In an effort to understand the relationship between conditioning time and the bond strength of a resin composite to enamel and dentin, the investigation in this area was continued. The purpose of the current study was to expand the number of self-etch and etch-andrinse adhesives system evaluated in a previous study and include both enamel and dentin substrates.

Shear Bond Strength

The shear bond strengths of a resin composite to both enamel and dentin were determined with 11 adhesive systems using the recommended treatment time and an extended treatment time of 60 seconds (n=10/group): 1) AdheSE One Viva Pen (Ivoclar Vivadent AG, Schaan, Liechtenstein)–(ASE), 2) Adper Prompt L-Pop (3M ESPE, St Paul, MN, USA)–(PLP), 3) Adper Single Bond Plus (3M ESPE)–(SBP), 4) Clearfil SE Bond (Kuraray Medical Inc, Okayama, Japan)–(CSE), 5) Clearfil S3 Bond (Kuraray Medical Inc)–(CS3), 6) OptiBond All-In-One (Kerr USA, Orange, CA, USA)–(OBA), 7) OptiBond Solo Plus (Kerr USA)–(OBS), 8) Peak SE (Ultradent Products Inc, South Jordan, UT, USA)–(PSE), 9) Xeno IV (Dentsply Caulk, Milford, DE, USA)–(X4), 10) Xeno V (Dentsply DeTrey GmbH, Konstanz, Germany)–(X5) and 11) XP Bond (Dentsply DeTrey GmbH)–(XPB). Of the 11 systems evaluated in the current study, three were etchand-rinse adhesives and eight were self-etch adhesives (Table 1).

Table 1

Adhesive Materials and Type of System

Adhesive Materials and Type of System
Adhesive Materials and Type of System

Extracted human molars were sectioned mesio-distally, then approximately two-thirds of the apical root structure was removed. The buccal and lingual coronal sections were then mounted with Triad DuaLine (Dentsply International, York, PA, USA) in brass fixtures that were custom designed for use with an abrasive polishing system to create flat ground bonding sites on enamel or dentin. The enamel and dentin bonding sites were prepared to a final surface of 4000 grit using a grinding wheel (Ecomet 4 Variable Speed Grinder-Polisher, Buehler, Lake Bluff, IL, USA) with a water coolant and a sequence of carbide polishing papers (Struers Inc, Cleveland, OH, USA).

Forty specimens were prepared for each of the 11 adhesive systems (a total of 440 specimens) and divided into groups of 10. Enamel and dentin shear bond strengths using the recommended surface conditioning treatment time and extended treatment time (60 seconds) were determined using 10 teeth for each treatment group (Table 2).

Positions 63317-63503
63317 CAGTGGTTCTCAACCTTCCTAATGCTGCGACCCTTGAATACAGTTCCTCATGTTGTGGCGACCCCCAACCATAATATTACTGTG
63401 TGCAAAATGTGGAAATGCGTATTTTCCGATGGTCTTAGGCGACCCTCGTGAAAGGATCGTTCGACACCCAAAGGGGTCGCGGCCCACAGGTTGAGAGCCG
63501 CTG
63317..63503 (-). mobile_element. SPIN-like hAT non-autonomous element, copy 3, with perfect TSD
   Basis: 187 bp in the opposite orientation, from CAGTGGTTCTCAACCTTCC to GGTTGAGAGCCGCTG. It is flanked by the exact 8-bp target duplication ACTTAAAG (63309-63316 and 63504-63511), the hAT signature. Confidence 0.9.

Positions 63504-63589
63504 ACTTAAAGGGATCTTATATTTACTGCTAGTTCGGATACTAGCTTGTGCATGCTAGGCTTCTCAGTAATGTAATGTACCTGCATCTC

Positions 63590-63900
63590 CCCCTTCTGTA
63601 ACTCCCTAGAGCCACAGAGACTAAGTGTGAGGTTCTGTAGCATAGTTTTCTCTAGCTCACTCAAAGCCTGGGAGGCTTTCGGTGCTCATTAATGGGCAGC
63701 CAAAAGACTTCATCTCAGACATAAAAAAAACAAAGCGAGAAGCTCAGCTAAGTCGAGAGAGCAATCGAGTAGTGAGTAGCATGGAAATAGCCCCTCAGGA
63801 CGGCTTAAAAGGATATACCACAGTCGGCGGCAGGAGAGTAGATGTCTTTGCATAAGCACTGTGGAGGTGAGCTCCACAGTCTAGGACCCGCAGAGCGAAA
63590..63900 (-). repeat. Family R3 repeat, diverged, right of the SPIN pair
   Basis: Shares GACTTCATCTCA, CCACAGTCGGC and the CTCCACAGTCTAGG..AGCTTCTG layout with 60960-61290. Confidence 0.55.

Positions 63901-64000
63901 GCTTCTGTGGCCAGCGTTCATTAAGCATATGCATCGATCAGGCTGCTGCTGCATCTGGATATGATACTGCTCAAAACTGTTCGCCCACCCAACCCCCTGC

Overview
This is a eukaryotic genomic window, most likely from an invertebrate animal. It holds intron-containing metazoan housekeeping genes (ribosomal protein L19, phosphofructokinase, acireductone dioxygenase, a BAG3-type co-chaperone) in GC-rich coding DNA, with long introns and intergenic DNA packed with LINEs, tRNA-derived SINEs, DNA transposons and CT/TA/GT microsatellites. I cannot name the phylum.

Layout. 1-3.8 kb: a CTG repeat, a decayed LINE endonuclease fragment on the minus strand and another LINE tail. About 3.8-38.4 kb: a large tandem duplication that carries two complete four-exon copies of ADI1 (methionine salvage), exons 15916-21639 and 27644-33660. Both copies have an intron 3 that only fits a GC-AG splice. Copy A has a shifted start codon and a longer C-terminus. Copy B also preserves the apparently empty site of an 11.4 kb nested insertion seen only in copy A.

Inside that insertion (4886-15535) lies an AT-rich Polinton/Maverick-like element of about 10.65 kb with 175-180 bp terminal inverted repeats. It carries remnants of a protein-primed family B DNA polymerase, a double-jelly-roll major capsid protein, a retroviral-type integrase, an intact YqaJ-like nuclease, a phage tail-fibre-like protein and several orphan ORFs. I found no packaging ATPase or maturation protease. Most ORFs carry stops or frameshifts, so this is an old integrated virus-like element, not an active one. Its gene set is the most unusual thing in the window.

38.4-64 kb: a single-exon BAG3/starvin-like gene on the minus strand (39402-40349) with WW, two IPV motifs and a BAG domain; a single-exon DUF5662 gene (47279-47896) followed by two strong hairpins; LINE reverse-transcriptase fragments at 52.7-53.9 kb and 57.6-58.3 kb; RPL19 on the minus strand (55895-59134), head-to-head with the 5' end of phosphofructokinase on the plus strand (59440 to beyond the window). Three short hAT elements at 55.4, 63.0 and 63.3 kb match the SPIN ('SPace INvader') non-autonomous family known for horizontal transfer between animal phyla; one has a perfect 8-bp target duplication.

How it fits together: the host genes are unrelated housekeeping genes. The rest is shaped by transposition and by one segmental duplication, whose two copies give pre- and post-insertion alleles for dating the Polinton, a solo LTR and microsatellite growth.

Table 2

Treatment Times for Shear Bond Strength Testing

Treatment Times for Shear Bond Strength Testing
Treatment Times for Shear Bond Strength Testing

The agents were applied according to the manufacturers' directions for the recommended treatment times to the enamel or dentin bonding sites. For the three etch-and-rinse systems, the recommended etching time with phosphoric acid was 15 seconds, and this time was extended to 60 seconds for the extended treatment time groups (Table 2). For the self-etch adhesives, additional applications were used for the extended treatment time (60-second) groups (PLP [60 seconds]–initial application for 15 seconds, additional applications at 15 seconds, 30 seconds and 45 seconds). The adhesive agents were polymerized according to the manufacturers' guidelines with a Spectrum 800 Curing Unit (Dentsply Caulk) set at 600 mW/cm2.

An Ultradent bonding fixture (Ultradent Products Inc) was used to bond Z100 resin composite (3M ESPE) to the conditioned enamel and dentin surfaces. The composite cylinders (2.35 mm in diameter and approximately 2 mm in length) were polymerized for 40 seconds with the Spectrum 800 unit. The bonded specimens were stored for 24 hours in distilled water at 37°C. Following storage, the specimens were loaded to failure (1 mm per minute) using an Ultradent shearing fixture in an Instron test frame (Instron, Norwood, MA, USA) with an MTS ReNew Upgrade Package and TestWorks software (MTS Systems Corporation, Eden Prairie, MN, USA). The debonded specimens were examined with an optical microscope (20×) to assess the failure sites.

Data Analysis

The data were analyzed using a three-way Analysis of Variance (ANOVA) and Fisher's LSD post hoc test. The factors for the ANOVA tests were: 1) adhesive systems, 2) surface (enamel and dentin) and 3) time (recommended and extended).